deilos: cowardly, fearfulOriginal Word: δειλός, ή, όν
Part of Speech: Adjective
Phonetic Spelling: (di-los')
Short Definition: cowardly, timid
Definition: cowardly, timid, fearful.
1169 deilós (an adjective derived from deidō, "fear-driven") – properly, dreadful, describing a person who loses their "moral gumption (fortitude)" that is needed to follow the Lord.
1169 /deilós ("fearful of losses") refers to an excessive fear (dread) of "losing," causing someone to be fainthearted (cowardly) – hence, to fall short in following Christ as Lord.
NAS Exhaustive ConcordanceWord Origin
afraid (2), cowardly (1).
Thayer's Greek LexiconSTRONGS NT 1169: δειλός
δειλός, δείλη, δειλόν (δείδω to fear), timid, fearful: Matthew 8:28; Mark 4:40; in Revelation 21:8 of Christians who through cowardice give way under persecutions and apostatize. (From Homer down.)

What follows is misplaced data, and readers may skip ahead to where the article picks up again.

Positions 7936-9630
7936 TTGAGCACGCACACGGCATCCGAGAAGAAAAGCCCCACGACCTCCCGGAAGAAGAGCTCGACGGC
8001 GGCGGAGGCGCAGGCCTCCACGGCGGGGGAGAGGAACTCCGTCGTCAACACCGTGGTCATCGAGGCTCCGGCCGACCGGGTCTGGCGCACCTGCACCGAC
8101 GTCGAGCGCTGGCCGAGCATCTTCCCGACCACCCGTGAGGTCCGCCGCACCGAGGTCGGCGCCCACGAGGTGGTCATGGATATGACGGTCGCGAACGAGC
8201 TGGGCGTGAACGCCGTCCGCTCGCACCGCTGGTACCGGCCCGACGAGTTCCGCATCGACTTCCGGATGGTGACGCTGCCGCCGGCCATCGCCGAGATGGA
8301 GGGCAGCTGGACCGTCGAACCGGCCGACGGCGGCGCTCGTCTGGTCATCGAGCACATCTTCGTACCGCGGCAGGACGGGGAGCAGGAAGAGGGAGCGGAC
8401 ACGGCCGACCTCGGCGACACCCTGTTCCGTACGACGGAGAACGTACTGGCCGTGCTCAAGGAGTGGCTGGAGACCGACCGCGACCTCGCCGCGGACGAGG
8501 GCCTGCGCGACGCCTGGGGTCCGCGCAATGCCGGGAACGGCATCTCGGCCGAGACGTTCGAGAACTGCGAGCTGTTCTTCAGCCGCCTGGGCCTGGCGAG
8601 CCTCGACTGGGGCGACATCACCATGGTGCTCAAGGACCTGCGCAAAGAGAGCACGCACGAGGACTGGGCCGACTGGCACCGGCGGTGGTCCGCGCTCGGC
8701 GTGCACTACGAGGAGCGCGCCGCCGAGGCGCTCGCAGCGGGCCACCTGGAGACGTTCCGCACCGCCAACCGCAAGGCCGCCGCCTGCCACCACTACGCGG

Strong's Exhaustive Concordancefearful.
From deos (dread); timid, i.e. (by implication) faithless -- fearful.
Forms and Transliterationsδειλοι δειλοί δειλοις δειλοίς δειλοῖς δειλός δεους δέους deiloi deiloí deilois deiloîs deous déous
LinksInterlinear Greek • Interlinear Hebrew • Strong's Numbers • Englishman's Greek Concordance • Englishman's Hebrew Concordance • Parallel Texts
Englishman's ConcordanceStrong's Greek 1169
δειλοί — 2 Occ.
δειλοῖς — 1 Occ.
δέους — 1 Occ.
Matthew 8:26 Adj-NMP
GRK: αὐτοῖς Τί δειλοί ἐστε ὀλιγόπιστοι
NAS: to them, Why are you afraid, you men of little faith?
KJV: are ye fearful, O ye of little faith?
INT: to them Why fearful are you O [you] of little faith